thoroughly test all the methods in BingoCalls.
Detailed Instructions
Complete both the BingoBall and BingoCalls classes adhering to the following guidelines:
• The associated html file contains a summary and detailed explanation of what each
method must do, along with details about any input or returned value. Note that the
information provided is generated from header comments; you are welcome to use
these as required header commenting within your code.
• The main1method is to be used as a tester. The BingoBall class main method is
written for you.
Use this as the standard for testing all of your assignments.
• Compile and test your work frequently. Experienced programmers all do this,
knowing that a single syntax error or logical error is easier to fix when you’ve
only made a few changes to the document.
Some basic information (for details, see the textbook)
By convention, Java uses very specific names for many of the basic methods, making it
easier for users to remember what methods are available. For instance, every class in Java
has both an equals and a toString method. A basic class definition in Java will generally
contain the following:
• private data fields: These specifically define the attributes that make a particular
object of this class unique.
• One or more constructors: The constructors are created to allow the user to initialize an object. In most cases, the constructor sets the values of the data fields, as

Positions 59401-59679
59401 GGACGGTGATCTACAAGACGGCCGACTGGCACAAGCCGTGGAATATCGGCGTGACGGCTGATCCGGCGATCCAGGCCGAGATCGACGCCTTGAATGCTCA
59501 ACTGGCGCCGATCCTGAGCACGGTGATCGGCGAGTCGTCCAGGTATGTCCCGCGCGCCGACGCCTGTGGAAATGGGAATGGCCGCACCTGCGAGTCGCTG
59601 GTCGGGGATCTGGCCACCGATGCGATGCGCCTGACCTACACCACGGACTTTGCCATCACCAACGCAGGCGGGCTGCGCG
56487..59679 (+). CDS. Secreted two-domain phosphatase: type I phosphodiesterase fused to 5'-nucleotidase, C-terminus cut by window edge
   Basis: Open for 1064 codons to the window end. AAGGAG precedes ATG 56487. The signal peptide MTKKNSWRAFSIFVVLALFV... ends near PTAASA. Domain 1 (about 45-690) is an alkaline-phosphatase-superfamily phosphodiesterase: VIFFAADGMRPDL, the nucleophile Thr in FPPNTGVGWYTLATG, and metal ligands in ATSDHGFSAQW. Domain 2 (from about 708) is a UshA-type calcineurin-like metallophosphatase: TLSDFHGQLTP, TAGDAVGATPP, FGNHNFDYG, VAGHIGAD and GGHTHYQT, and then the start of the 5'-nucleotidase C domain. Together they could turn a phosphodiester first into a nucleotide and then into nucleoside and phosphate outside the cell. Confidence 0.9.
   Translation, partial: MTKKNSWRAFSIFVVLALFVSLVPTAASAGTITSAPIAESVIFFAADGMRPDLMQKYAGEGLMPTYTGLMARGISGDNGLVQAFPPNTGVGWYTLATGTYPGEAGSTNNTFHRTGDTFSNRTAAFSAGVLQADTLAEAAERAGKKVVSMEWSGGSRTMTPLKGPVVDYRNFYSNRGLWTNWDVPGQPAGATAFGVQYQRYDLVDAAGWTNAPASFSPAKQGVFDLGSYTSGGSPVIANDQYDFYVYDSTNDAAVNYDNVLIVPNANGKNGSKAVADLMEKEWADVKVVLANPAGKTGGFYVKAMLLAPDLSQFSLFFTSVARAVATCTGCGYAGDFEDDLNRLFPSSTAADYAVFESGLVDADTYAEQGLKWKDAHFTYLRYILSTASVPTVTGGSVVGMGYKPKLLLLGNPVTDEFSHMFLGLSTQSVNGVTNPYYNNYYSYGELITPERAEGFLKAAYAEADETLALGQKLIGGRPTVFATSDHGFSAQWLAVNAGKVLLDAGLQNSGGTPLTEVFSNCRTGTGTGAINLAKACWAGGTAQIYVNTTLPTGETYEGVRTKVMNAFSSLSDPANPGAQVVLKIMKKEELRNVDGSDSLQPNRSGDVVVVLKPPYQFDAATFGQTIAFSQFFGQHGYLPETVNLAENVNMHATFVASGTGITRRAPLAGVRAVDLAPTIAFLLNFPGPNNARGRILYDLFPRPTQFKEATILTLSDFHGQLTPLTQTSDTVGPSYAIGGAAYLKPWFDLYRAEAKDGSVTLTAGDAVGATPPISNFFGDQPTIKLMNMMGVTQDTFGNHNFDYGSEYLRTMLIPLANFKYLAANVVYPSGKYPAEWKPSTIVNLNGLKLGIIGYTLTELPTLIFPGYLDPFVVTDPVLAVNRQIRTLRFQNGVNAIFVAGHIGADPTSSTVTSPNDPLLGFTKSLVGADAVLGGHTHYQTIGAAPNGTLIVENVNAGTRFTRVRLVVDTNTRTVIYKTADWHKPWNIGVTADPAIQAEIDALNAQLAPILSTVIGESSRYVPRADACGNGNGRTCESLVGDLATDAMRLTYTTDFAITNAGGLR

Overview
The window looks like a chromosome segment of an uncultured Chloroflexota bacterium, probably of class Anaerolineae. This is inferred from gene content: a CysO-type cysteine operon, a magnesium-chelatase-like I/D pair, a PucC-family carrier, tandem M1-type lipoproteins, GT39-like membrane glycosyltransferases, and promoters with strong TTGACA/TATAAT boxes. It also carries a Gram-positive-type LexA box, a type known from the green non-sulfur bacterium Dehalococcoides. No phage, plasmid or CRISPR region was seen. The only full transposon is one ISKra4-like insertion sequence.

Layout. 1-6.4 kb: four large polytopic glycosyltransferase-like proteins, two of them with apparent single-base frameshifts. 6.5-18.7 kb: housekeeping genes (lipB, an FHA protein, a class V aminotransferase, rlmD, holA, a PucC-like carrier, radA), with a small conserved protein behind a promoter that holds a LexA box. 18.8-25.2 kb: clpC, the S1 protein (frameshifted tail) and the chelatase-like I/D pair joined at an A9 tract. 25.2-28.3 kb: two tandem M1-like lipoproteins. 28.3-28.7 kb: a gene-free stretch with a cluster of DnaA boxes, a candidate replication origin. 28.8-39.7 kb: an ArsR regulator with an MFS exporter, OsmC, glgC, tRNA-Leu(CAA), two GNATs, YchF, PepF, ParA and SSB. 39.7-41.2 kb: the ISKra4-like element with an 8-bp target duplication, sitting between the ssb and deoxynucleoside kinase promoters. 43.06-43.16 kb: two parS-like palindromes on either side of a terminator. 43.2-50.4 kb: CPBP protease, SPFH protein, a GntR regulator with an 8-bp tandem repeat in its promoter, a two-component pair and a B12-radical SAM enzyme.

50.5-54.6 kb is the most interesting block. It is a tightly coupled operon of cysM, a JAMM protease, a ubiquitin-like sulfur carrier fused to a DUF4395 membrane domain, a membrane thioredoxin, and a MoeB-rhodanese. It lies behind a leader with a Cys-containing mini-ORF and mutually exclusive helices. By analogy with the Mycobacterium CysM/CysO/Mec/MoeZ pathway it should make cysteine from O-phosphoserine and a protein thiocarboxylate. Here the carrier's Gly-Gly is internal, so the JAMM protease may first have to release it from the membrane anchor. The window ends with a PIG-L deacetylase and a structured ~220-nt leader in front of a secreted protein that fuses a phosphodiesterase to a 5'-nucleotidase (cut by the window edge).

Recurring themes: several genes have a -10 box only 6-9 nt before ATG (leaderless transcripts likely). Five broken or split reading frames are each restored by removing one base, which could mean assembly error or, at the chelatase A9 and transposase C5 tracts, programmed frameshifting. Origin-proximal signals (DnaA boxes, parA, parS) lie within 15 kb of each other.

specified by the argument list.
1Note to C programmers: unlike C, which requires only one main method for all of the files involved in
the running of a program, Java allows for each file to contain a main method. The actual main method that
runs the program is determined by the java command which names the file.
• Accessor–modifier methods: These methods are also referred to as the setters and
getters. Where the user is permitted, each of the private data fields can be updated
or retrieved using these methods.
• A method to determine equivalence between objects of the class: It is always
useful to be able to determine what conditions are necessary for two objects of
the same class to be deemed equivalent. With some objects, like strings or number
objects, this is intuitive. When it is not, the class designer must make the determination. Generally, the combined equality of the data fields is a safe determination,
but that may not always be the case.
• A method to format an informative String that describes the object: This is an
extremely useful method, both during development as a debugging tool, and also
for users to visualize the details of the objects.
BingoBall
The BingoBall consists of
• An uppercase letter, one of {B, I, N, G, O}.
• A number between 1 and 75. There is a matching of each of the letters to the
numbers that can be associated with it.
B: {1–15}
I: {16–30}
N: {31–45}
G: {46–60}
O: {61–75}
Some sample testing has been provided for you in the main method of the BingoBall
class. Note that the System.out.println statements with the BingoBall argument will
produce the output that is defined in the toString method. If the toString method has